We can let our children feel the weight of their bad decisions. I don't mean that we should let those decisions break them...but they should understand that if they don't study...they come home from the college of their choice. If they spend all of their money at a bar...they figure out how to wrangle meals for the next week...or two. If they loan out their clothes or their car and something happens to them...that they either lose those items or figure out how to replace them on their own. Far too many parents hire a lawyer, write a check, or chalk it up to youth...instead of understanding that they really do have to grow up sometime. Unless, of course, you want them dependent on you for life.

We can encourage our husbands to model the husband they want their daughter to marry one day. A girl's impressions of herself primarily come from her father. If she is loved and valued...she expects that out of a man. If she is criticized or unaccepted...she will almost always settle for less. Men with teenage daughters especially should be taking them to dinner...buying them a new dress...opening the lines of communication. A daughter knows her mother and other female family members will always be there. She also realizes that her father can ignore her, walk away, or teach her by his apathy that she isn't worth his time. It is not enough to provide for her...although that certainly is his responsibility. It is his job to prepare her heart for marriage. To uncover her uniqueness. To convince her of her beauty and her worth. Too many fathers assume that their responsibility ends at the paycheck. No. His attention, admiration, and acceptance are critical to making her the woman she is meant to be.

We can show up. Most of us have no problem with sitting in the stands, being on the other end of the phone or attending the high points of life. But what about when things aren't going well? When they need to hear the truth? When we have to bite our tongue when "I told you so" is just screaming to get out? We sometimes just need to be there. Not preaching, teaching, or helping. Just being. Talking about anything and everything but the elephant in the living room. We serve them best by being a haven that they run to when the world or someone significant has let them down.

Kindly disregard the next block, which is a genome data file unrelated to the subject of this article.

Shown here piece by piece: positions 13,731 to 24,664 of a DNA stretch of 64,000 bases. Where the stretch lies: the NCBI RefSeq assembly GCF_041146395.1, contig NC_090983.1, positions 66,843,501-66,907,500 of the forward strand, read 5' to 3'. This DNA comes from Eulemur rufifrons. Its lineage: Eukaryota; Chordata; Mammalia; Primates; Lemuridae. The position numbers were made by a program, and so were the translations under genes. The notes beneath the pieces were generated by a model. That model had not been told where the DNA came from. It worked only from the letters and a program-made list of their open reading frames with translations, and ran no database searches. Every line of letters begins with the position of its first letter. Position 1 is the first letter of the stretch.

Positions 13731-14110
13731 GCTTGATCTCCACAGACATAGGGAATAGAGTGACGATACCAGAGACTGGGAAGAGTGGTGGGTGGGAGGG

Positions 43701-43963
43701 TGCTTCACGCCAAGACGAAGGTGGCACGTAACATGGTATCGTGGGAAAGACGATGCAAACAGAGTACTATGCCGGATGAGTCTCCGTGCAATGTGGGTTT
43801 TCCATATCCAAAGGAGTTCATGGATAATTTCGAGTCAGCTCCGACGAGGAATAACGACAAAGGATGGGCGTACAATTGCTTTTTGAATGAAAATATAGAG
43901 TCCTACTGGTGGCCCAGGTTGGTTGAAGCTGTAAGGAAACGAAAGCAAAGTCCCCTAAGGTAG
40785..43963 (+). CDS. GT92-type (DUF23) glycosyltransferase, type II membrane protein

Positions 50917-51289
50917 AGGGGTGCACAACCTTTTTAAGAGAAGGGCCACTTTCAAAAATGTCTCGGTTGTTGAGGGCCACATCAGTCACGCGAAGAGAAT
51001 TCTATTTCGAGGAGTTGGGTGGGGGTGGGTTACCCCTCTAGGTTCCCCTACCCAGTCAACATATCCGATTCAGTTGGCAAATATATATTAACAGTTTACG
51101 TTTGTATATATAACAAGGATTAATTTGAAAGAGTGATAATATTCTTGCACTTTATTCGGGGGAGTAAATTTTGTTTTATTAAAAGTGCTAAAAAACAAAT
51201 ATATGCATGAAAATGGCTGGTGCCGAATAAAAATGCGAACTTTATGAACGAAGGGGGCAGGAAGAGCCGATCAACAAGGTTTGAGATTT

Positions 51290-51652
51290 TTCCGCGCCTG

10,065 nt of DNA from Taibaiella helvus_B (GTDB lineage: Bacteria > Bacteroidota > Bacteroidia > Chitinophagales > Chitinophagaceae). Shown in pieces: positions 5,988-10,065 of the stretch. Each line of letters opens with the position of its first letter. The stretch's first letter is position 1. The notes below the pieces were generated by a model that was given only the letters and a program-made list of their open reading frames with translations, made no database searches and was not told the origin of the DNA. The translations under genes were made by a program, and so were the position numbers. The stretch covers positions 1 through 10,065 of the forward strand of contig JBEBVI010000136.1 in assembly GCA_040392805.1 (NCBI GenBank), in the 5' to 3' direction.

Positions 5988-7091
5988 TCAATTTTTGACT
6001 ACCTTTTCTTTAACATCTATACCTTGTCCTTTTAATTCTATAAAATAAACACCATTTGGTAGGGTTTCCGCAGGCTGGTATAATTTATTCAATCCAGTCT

We can trust God with them. Often, we try to steer them in the direction that will bring them what we believe is best. We fail to understand that the verse "train up a child in the way he should go..." is really more complex than it looks. Yes, you must train a child to do the right things. That's fairly obvious. What isn't as obvious is the "way he should go" part. We emphasize the "way" and I believe that God means for us to emphasize the "should" instead. We try to send them down the path that will give them a decent shot at success. What we need to be focused on is sending them down the road using the unique gifts and inspirations that God gives them. Of course, they are extensions of our family. But they are also wonderful creations of God that may or may not exceed our expectations for them on an overall basis. But if we accept that they may be wired for success differently than we anticipate...and enthusiastically support them...we will be amazed at what God's plan is for their lives.

We can teach them what is truly important. People...not things...matter. Too many kids today think the reverse. Too many parents today teach the reverse.

We can pray for them...their friends...and their future spouses. After all, these people will somewhat set the course of their lives. We will always be in their heads...but these people are in their day to day interactions. Pray diligently.

I hope that the garden of your family blooms beyond your expectations just like I am expecting my vincas to make me proud over the next few months. We have such a short time as parents to make an impression, relatively speaking. Don't waste a moment.